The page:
Alliances, Nuclear Weapons and Escalation

Alliances, Nuclear Weapons and Escalation

Managing Deterrence in the 21st Century

Edited by: Stephan Frühling orcid, Andrew O’Neil
 

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Description

In an era of great power competition, the role of alliances in managing escalation of conflict has acquired renewed importance. Nuclear weapons remain the ultimate means for deterrence and controlling escalation, and are central to US alliances in Europe and the Indo-Pacific. However, allies themselves need to better prepare for managing escalation in an increasingly challenging geostrategic and technological environment for the US and its allies. While the challenge of great power competition is acute at both ends of Eurasia, adversary threats, geography and the institutional context of US alliances differ. This book brings together leading experts from Europe, Northeast Asia, the United States and Australia to focus on these challenges, identify commonalities and differences across regions, and pinpoint ways to collectively manage nuclear deterrence and potential escalation pathways in America’s 21st century alliances.

‘Nuclear weapons play an important role in deterrence and preventing military conflict between great powers, while also posing an existential threat to humanity. It is vital that we have a nuanced understanding of this important challenge, so that such weapons are never used. This book offers many important perspectives and makes a significant contribution to the overall debate about these powerful weapons.’
— The Hon Julie Bishop, Chancellor, The Australian National University, Former Foreign Minister of Australia

‘This timely book identifies a wide range of challenges US alliances both in the Indo-Pacific and Euro-Atlantic face as they seek to ensure the value of US extended deterrence, particular the US nuclear umbrella, against China and Russia. This unique collection of chapters written by experts in US allies in both regions presents widely varying security perceptions and priorities. To understand such differences is the key to globally strengthen the US alliance systems, which are a significant advantage Washington enjoys over the two competitors.’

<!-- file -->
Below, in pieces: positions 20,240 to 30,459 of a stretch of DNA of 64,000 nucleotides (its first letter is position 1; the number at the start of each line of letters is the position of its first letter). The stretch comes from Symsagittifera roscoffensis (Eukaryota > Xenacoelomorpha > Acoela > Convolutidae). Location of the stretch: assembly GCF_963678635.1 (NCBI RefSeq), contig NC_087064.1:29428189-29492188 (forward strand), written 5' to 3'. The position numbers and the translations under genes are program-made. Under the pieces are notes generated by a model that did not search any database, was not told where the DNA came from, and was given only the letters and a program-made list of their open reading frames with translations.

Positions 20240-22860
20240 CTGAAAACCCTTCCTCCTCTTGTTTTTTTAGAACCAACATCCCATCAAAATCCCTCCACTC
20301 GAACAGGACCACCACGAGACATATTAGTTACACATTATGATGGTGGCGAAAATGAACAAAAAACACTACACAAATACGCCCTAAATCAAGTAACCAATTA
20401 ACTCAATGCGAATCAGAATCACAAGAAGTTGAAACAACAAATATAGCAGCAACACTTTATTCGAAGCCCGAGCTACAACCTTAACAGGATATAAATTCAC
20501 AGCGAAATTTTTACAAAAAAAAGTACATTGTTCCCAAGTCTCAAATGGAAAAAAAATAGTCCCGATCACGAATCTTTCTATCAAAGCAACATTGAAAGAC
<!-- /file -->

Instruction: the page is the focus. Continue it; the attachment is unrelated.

— Yukio Satoh, former President of The Japan Institute of International Affairs (JIIA)

‘This is a timely and thoughtful collection of essays that should serve to jumpstart public discussion and debate—the absence of which is widely noted and much bemoaned. Each contributor examines an aspect of the complicated, multifaceted nuclear debate by discussing the range of dilemmas from deterrence to disarmament. The various views set out here are more relevant than ever as Russia, China and the United States flex their nuclear muscles in new and sometimes dangerous ways. This book should be read by anyone interested in the preventing the use of nuclear weapons and understanding complexities of alliances in an increasingly dangerous world.’
— Madelyn Creedon, former Principal Deputy Administrator of the US National Nuclear Security Administration and Assistant Secretary of Defense for Global Strategic Affairs

Details

ISBN (print):
9781760464905
ISBN (online):
9781760464912
Publication date:
Dec 2021
Imprint:
ANU Press
DOI:
http://doi.org/10.22459/ANWE.2021
Disciplines:
Social Sciences: Military & Defence Studies, Politics & International Studies
Countries:
East Asia; Europe; North America: United States

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Alliances, Nuclear Weapons and Escalation »

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  1. Alliances, Nuclear Weapons and Escalation (PDF, 0.2MB)Stephan Frühling and Andrew O’Neil doi

Part I: Alliances, Nuclear Deterrence and Strategic Stability in the Indo-Pacific

  1. US Defence Strategy and Alliances in the Indo-Pacific (PDF, 0.2MB)Elbridge Colby doi
  2. Nuclear Deterrence and the US–China Strategic Relationship (PDF, 0.2MB)Oriana Skylar Mastro doi
  3. US Allies and Nuclear Weapons Cooperation (PDF, 0.2MB)Jeffrey Larsen doi
  4. The Future of Arms Control and Strategic Stability in the Indo-Pacific (PDF, 0.2MB)Heather Williams doi

Part II: Political-Military Challenges in Alliance Planning for Escalation

  1. NATO: Ambiguity about Escalation in a Multinational Alliance (PDF, 0.2MB)Sten Rynning doi
  2. South Korea: The Limits of Operational Integration (PDF, 0.2MB)Seukhoon Paul Choi doi
  3. Japan: The Political Costs of Deterrence (PDF, 0.2MB)Tomohiko Satake doi
  4. Australia: Maximising Discretion in an Untested Alliance (PDF, 0.2MB)Brendan Sargeant doi

Part III: Nuclear Weapons and Non‑Nuclear Capabilities

  1. New Capabilities and Nuclear Deterrence in Europe (PDF, 0.2MB)Łukasz Kulesa doi
  2. Nuclear Sharing and NATO as a ‘Nuclear Alliance’ (PDF, 0.2MB)Alexander Mattelaer doi
  3. US Nuclear Weapons and US Alliances in North-East Asia (PDF, 0.2MB)Michito Tsuruoka doi
  4. The Impact of New Capabilities on the Regional Deterrence Architecture in North-East Asia (PDF, 0.2MB)Masashi Murano doi
  5. Australia’s Shrinking Advantages: How Technology Might Defeat Geography (PDF, 0.2MB)Andrew Davies doi

Part IV: Bringing the Public Along: Talking about Nuclear Weapons and Deterrence

  1. Non-Nuclear Allies and Declaratory Policy: The NATO Experience (PDF, 0.2MB)Michael Rühle doi
  2. Public Communication on Nuclear Deterrence and Disarmament: The Challenge for Australia (PDF, 0.2MB)Tanya Ogilvie-White doi
  3. On ‘Campaigning’ for Nuclear Deterrence (PDF, 0.2MB)Brad Roberts doi

Conclusions

  1. Managing Deterrence in the 21st Century (PDF, 0.2MB)Stephan Frühling and Andrew O’Neil doi

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